Keeping the Season Bright for Your Pet
Celebrating the holiday season wouldn’t be the same without your beloved pet by your side. As you prepare for the holidays remember safety first for your furry friend. Pets are naturally inquisitive, especially when there are new things in their environment to taste, climb, and play with. The following safety tips can keep your holiday focus on peace, joy, and love!
Seasonal Plants and Decorations
Christmas Tree: Anyone who has a cat knows–cats like to climb. And Christmas trees seem to be really enticing. Make sure your tree is secure in the stand. I even know someone who ties rope around the tree and anchors it to the wall. The water sitting in the tree stand is a breeding ground for bacteria. Try to keep your pet from drinking it–good luck.
Say No to Mistletoe & Holly: If your pet eats holly they can suffer from nausea, vomiting and diarrhea. Mistletoe can cause gastrointestinal upset and cardiovascular issues. A Christmas lily can cause kidney failure if ingested by your pet. If you can’t live without these buy a gorgeous fake one.
Forget the Tinsel: This sparkly, light-catching “toy” that’s so much fun to play with can cause serious problems to your pet’s digestive tract if ingested. To avoid severe vomiting, dehydration and possible surgery skip the tinsel.
Ornaments & More: Remember the cat on National Lampoon’s Christmas Vacation? Enough said. Keep wires, batteries and breakable ornaments out of your pet’s reach. Wires can cause lethal electrical shock and a punctured battery can burn your pet’s mouth and esophagus. And broken ornaments can damage your furry friend inside and out.
Holiday Food & Drinks
Avoid the Goodies & Leftovers: Never feed your pets chocolate, anything sweetened with xylitol, or spicy foods. Pets will do their best to get at these treats, so be sure to your pets away from the food. Keep food covered, pick up dishes with left overs, and store your garbage in a secure container with a lid. Again I will reference Christmas Vacation–do not give your dog bones.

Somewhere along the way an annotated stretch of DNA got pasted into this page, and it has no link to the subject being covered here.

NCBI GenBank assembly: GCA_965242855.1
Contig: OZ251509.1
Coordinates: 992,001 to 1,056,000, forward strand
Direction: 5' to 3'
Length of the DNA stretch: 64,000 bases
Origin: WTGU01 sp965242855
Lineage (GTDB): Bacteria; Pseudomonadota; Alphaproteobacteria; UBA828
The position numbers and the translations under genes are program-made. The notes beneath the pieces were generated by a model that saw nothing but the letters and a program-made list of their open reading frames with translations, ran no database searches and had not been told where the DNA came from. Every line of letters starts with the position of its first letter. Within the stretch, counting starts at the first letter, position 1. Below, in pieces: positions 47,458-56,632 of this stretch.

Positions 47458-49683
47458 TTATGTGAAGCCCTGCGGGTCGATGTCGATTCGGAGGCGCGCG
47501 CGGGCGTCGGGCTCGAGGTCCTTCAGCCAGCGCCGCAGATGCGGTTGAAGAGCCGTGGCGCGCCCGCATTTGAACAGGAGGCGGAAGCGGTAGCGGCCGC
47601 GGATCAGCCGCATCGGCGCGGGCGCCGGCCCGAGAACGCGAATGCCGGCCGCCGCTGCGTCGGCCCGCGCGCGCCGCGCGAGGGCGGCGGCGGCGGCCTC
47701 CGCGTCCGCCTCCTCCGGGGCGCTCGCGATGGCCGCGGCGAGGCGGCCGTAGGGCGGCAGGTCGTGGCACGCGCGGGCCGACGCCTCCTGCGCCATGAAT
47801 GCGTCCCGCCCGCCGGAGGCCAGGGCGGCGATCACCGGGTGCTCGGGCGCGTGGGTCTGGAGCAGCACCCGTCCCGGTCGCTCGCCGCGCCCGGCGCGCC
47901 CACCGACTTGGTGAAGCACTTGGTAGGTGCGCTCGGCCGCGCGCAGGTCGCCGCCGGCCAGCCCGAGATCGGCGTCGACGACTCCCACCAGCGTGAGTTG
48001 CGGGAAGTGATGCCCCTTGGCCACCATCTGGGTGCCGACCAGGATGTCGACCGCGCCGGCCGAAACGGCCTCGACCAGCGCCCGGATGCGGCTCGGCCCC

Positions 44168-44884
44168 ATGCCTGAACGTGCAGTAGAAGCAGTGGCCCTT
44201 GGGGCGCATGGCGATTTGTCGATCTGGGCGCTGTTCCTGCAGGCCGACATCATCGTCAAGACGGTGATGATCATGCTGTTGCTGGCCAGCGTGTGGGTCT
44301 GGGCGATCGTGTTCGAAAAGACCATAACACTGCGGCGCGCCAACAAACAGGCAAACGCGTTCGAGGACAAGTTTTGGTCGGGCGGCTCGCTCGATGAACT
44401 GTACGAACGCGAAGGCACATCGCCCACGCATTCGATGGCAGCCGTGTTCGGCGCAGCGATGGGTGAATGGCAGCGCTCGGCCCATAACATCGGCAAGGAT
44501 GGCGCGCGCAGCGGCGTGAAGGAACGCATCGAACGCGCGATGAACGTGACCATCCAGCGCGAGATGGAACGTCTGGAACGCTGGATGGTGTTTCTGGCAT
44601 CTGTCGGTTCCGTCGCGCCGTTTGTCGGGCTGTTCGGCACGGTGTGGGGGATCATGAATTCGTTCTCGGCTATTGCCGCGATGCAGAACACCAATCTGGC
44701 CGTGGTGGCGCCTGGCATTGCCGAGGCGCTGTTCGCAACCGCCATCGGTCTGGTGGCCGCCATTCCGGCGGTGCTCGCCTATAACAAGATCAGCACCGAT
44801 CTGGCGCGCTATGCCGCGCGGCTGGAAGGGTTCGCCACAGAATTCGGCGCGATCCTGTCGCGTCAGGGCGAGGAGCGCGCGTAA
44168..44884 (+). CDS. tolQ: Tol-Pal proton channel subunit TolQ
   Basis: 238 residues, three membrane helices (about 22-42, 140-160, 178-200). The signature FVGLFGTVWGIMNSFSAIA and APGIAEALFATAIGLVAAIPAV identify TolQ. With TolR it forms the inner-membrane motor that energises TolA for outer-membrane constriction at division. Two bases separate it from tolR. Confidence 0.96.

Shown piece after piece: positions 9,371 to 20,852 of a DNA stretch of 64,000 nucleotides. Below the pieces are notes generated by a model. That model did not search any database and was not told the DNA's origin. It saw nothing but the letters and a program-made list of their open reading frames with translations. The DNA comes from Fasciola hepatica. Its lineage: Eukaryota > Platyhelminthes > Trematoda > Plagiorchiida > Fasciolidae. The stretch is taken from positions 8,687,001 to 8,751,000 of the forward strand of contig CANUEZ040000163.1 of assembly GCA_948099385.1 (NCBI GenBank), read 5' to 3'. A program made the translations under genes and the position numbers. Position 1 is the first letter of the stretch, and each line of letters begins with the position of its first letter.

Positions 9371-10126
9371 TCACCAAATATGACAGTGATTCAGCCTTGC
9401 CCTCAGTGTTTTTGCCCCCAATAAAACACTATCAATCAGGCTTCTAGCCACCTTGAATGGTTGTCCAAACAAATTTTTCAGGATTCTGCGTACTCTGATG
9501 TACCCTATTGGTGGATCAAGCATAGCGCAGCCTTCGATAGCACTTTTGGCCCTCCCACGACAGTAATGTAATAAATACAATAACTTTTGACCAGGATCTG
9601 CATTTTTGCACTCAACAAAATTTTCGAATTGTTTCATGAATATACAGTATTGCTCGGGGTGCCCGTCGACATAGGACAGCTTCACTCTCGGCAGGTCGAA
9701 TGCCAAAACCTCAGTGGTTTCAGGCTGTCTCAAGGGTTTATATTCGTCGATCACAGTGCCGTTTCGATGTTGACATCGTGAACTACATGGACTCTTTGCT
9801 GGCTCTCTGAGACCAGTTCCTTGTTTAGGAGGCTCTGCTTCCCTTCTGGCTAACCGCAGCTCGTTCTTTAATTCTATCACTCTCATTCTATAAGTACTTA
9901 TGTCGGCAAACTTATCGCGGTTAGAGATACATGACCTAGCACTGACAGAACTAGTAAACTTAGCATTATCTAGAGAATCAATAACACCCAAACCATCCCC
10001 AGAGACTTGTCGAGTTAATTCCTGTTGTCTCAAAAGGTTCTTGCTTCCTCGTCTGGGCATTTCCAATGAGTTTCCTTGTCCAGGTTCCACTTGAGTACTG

Careful With Cocktails: If you serve alcoholic beverages be sure to keep them up and away from your pets. Alcohol is toxic to dogs and cats–exposure to seemingly harmless amounts of alcohol can kill a pet.
Of Course Rover & Roxy Deserve Treats: Many pets have their own Christmas stocking, and stockings need to be filled on Christmas Eve. Try to focus on the healthy varieties available. Make sure any toys you choose are safe. This may mean you have to avoid the super-cute-all-decked-out-for-the-holiday variety. But this will also help avoid an emergency run to the vet, saving worry, time, and probably a lot of money.
Check out our post 14 Quotes All Animal Lovers Will Agree With.
Stay Inside. Never leave your dog or cat outside during cold weather. Period. It’s an erroneous belief that dogs and cats can tolerate cold weather because of their fur. Just like people, cats and dogs can get frostbite and hypothermia and therefore should be kept inside.
Know the Limits: Pets’ cold tolerance can vary depending on their coat, body fat stores, activity level, and health. Shorten your dog’s walks in very cold weather to protect you both from possible weather-associated health risks. Your dog’s paws can accumulate ice between their toes. It may help to clip the hair between their toes. Watch for signs of cold-weather damage, such as cracked paw pads or bleeding.
Clean Up: During walks, your dog’s feet, legs and belly may pick up toxic chemicals from the ground. Salt on the sidewalks, spilled antifreeze, and other poisons are a risk for your pet, especially if they have the opportunity to lick their coated fur. Wash your pet’s feet, legs and belly to remove these chemicals.
Keep Your Pet Home: I understand you want to take your pet everywhere, but cold cars pose significant risk to their health. Cars can rapidly cool down in cold weather and this can put your pet in a dangerous, even life-threatening situation.
Have a Peaceful
Holiday and Safe
Janet & Sandra